Hindle Wakes, Sheringham

Current society's attitude to morality may have broadened but Hindle Wakes, Stanley Houghton's comedy of 1912, does not show its age.

By KEITH CUTLER

Current society's attitude to morality may have broadened but Hindle Wakes, Stanley Houghton's comedy of 1912, does not show its age.

This was demonstrated in the excellent production by the Bridge Theatre Repertory Company, enjoying its 11th successive season at Sheringham Little Theatre.

The play depicts family reactions after mill worker Fanny Hawthorn's (Susan Earnshaw) “dirty weekend” with Alan Jeffcote (Oliver Hume) is discovered by her parents (Richard Benbow and Elizabeth Williams).

Jeffcote senior (Derek Wright), a self-made man, decides that despite Alan's engagement to Beatrice (Karen Worth), daughter of his old friend Sir Timothy Farrar, Alan will have to make an honest woman of Fanny, regardless of her feelings. The play, with a deal of humour provided mainly by Sir Timothy and Alan's mother (Judi Daykin) explores moral attitudes.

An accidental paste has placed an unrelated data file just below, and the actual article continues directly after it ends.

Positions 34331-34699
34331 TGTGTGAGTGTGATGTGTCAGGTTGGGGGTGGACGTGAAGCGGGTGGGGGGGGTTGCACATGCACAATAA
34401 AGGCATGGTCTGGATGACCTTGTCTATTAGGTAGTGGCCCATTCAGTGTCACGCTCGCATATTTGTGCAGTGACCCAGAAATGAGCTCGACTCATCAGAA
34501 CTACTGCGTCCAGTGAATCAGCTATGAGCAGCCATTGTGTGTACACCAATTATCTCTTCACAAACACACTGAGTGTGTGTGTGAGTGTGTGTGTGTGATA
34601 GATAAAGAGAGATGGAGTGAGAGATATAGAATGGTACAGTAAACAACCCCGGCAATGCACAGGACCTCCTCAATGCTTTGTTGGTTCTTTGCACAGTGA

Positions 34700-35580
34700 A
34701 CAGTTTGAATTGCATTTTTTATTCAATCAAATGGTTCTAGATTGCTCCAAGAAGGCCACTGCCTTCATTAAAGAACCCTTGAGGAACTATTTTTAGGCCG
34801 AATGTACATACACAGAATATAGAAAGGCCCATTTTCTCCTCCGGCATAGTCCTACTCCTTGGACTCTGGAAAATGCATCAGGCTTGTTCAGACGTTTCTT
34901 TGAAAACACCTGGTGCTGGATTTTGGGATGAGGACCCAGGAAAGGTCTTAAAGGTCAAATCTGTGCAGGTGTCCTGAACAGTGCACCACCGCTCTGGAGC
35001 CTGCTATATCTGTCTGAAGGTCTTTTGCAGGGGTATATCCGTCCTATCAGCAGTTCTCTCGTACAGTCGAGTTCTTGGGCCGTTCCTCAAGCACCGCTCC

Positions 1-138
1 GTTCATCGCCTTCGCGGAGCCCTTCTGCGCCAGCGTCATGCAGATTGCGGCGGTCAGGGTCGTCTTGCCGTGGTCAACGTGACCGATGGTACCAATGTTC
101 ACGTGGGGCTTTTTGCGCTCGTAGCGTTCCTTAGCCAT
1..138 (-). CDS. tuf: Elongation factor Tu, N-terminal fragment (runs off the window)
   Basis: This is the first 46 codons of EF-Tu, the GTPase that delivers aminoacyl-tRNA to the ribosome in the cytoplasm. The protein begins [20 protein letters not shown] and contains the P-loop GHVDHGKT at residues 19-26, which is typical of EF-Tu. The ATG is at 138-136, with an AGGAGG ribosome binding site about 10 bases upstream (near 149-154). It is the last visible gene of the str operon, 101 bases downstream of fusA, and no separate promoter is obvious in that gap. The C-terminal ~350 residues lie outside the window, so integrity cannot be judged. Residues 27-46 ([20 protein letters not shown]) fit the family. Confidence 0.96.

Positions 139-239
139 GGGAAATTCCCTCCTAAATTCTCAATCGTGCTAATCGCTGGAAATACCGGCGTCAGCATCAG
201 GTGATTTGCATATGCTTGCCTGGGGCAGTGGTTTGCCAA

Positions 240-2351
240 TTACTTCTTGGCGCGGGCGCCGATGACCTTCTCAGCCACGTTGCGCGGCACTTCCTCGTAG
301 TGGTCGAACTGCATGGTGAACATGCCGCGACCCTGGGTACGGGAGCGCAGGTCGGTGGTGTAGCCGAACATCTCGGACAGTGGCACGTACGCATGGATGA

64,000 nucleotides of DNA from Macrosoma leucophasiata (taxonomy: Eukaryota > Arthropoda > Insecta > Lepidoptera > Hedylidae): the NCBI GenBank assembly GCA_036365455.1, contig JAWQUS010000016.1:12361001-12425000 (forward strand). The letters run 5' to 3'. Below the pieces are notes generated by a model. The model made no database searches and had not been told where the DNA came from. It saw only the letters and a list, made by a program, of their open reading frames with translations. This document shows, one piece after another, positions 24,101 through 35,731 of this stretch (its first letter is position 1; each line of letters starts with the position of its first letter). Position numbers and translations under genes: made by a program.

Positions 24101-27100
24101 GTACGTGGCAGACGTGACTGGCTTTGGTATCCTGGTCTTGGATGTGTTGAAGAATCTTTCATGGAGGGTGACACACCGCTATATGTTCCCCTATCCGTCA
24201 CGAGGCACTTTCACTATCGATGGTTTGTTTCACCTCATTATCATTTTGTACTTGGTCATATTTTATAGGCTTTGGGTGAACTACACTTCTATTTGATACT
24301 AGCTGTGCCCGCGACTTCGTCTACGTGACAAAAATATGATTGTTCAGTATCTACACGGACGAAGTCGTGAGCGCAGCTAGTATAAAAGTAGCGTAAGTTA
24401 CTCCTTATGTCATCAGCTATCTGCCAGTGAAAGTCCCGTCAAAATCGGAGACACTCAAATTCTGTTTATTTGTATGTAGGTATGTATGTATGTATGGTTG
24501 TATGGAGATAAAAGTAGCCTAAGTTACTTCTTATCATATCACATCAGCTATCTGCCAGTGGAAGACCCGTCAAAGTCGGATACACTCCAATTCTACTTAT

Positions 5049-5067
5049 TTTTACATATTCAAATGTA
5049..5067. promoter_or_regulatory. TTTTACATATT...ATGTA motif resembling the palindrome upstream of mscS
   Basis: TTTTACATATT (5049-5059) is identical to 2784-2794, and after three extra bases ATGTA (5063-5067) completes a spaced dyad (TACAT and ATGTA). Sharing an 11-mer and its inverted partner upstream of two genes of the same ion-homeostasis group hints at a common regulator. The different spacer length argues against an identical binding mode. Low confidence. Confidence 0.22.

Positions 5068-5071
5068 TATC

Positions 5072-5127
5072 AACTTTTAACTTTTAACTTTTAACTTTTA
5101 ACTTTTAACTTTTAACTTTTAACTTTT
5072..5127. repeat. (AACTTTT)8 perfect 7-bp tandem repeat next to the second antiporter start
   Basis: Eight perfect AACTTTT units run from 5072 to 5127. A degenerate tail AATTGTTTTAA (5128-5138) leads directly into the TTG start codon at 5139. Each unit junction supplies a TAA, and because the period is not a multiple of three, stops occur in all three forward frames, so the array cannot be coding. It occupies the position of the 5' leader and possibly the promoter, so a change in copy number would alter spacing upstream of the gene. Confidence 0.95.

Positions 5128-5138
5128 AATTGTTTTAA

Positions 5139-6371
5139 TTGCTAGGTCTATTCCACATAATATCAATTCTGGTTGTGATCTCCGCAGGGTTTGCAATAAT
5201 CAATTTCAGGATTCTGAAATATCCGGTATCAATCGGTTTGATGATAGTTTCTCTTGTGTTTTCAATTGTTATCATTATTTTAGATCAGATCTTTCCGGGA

Having endured in silence the arrangements made on her behalf, Fanny reveals in a conversation with Alan that she is level headed and quite capable of controlling her own destiny.

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The sombre Edwardian stage set and incidental brass band music enhance this play with its clearly-defined characters, brilliantly portrayed by the whole company, though honours must go to Derek Wright as the dictatorial Jeffcote senior and David Gilbrook as the larger-than- life Sir Timothy.

t The play is directed by Christopher Birvin and runs until Saturday August 25 and again from September 3-5.

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